Q: Do we attain spiritual fulfillment and ultimate freedom through self-effort or through God’s grace? Which of the two is more important?
A: Self-realization dawns through God’s grace, but it would be a big mistake to abandon self-effort or to underestimate the role it plays in the spiritual quest. The grace of God is like rain, which falls without regard for which areas will benefit from it. Areas with impermeable or infertile soil remain barren even when they receive plenty of rain. But in fertile land that has been prepared to receive and retain moisture, crops thrive, trees grow, and flowers bloom when it rains. The same is true of our ability to receive the ever-flowing stream of grace, assimilate it, and benefit from it.
Grace comes in four main forms: atma kripa, the grace of oneself; shastra kripa, the grace of the scriptures; guru kripa, the grace of the guru; and Ishvara kripa, the grace of God. When these four graces converge, enlightenment dawns.
Atma kripa, the grace of your own self, is key because without it everything else goes in vain. Every spiritual quest rests on individual self-effort. No one but you is responsible for the success or failure of your spiritual endeavor. Your sadhana will not bear fruit if you fail to put sustained effort into your practice. When you are inspired, alert, and motivated, you invest yourself fully in your spiritual quest. This is atma kripa, your own grace emerging from deep within.
Without strong self-motivation, you are like rocky or compacted soil. No matter how often it rains, the water rolls away and nothing grows. But when you cultivate self-motivation, courage, and enthusiasm, when you are alert to your own thought processes and observe, analyze, and examine yourself, you make yourself permeable, and by doing so, you invite the other three forms of grace to walk into your life.
When you are open to learning, for example, shastra kripa dawns. Shastra means “scripture”—a book whose inspired content flows from a master’s direct experience. Scriptural transmission is so perfect and pure that you receive the master’s experiential knowledge without contamination or distortion. That is why the scriptures are said to be our living teachers.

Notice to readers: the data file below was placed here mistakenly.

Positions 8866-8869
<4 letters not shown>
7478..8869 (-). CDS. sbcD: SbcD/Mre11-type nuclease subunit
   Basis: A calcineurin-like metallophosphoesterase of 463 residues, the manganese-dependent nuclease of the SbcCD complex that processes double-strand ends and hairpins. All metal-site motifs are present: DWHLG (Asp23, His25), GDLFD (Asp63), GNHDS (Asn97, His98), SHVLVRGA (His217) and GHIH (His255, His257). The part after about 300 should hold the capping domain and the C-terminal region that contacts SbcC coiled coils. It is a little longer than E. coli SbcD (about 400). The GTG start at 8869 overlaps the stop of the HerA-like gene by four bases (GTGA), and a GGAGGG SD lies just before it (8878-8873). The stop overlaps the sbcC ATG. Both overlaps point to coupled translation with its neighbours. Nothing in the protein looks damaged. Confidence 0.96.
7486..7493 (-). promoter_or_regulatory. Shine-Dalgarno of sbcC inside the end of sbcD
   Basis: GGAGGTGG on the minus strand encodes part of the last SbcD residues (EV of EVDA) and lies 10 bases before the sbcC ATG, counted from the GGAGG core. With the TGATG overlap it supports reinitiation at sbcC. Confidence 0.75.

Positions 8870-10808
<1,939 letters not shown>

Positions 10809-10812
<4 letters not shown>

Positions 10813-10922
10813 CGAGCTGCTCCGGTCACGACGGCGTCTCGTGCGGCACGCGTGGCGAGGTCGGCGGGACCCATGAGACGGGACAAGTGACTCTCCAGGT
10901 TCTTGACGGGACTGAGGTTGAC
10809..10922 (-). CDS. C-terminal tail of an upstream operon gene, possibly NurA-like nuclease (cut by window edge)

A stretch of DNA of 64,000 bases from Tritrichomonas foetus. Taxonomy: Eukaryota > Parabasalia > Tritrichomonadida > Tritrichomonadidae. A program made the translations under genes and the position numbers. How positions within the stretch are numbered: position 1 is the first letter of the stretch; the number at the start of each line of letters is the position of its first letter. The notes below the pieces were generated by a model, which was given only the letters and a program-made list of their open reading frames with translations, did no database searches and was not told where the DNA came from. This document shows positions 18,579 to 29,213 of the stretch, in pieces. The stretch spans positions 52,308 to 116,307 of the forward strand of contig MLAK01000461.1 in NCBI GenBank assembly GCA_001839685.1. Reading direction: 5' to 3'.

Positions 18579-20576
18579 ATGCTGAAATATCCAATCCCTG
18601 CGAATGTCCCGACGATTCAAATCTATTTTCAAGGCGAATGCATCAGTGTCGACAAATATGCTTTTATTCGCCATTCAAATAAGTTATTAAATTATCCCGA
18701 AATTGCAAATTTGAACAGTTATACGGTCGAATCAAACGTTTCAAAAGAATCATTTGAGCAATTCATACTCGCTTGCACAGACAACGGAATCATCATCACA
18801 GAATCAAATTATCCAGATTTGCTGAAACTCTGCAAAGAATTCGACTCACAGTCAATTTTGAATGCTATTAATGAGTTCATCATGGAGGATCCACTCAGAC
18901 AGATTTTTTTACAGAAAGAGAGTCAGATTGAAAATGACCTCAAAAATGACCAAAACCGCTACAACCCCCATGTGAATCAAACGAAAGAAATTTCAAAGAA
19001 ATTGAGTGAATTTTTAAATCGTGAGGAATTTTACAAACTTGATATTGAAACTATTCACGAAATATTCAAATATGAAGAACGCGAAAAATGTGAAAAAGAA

As you study the scriptures they begin to unveil their meaning. For example, as you read and reflect on the first book of the Yoga Sutra, you come to see that sutras 1:33–36 are particularly significant. That insight leads you to study and assimilate sutras 1:47–51. From there you go to the second chapter and eventually come to focus on sutras 2:15–18 and then on sutras 2:46–55. As the meaning of these sutras becomes clear, you do your best to practice them. As you begin to get a sense of exactly where this practice leads, a totally different understanding of the third chapter reveals itself to you. That is shastra kripa in action.
Through the grace of the scriptures you gain a deepening understanding of the higher dimensions of life, overcome your trivial concerns and doubts, and become even more inspired. This reinforces your atma kripa, and your commitment to your practice and study strengthens.
When you are alert, doing your best to practice and to study scriptures and other inspired books, the guiding force within you and outside you—guru kripa, the grace of the guru— walks into your life. That is why it is said: “When the student is ready, the teacher appears.” In its own mysterious way, this guiding force enables you to receive and comprehend whatever is best for you. And once you receive guru kripa, God’s grace dawns spontaneously.
In other words, all four graces work together. When the first three forms of grace are with you, you do not need to make any effort to receive God’s grace—it dawns automatically. Behind all four graces lies a powerful force: karuna, compassion, the unconditional love of the divine for all individual souls. This eternal and ever-flowing stream of divine compassion manifests in all forms of grace, and leads sincere seekers to complete fulfillment and ultimate freedom.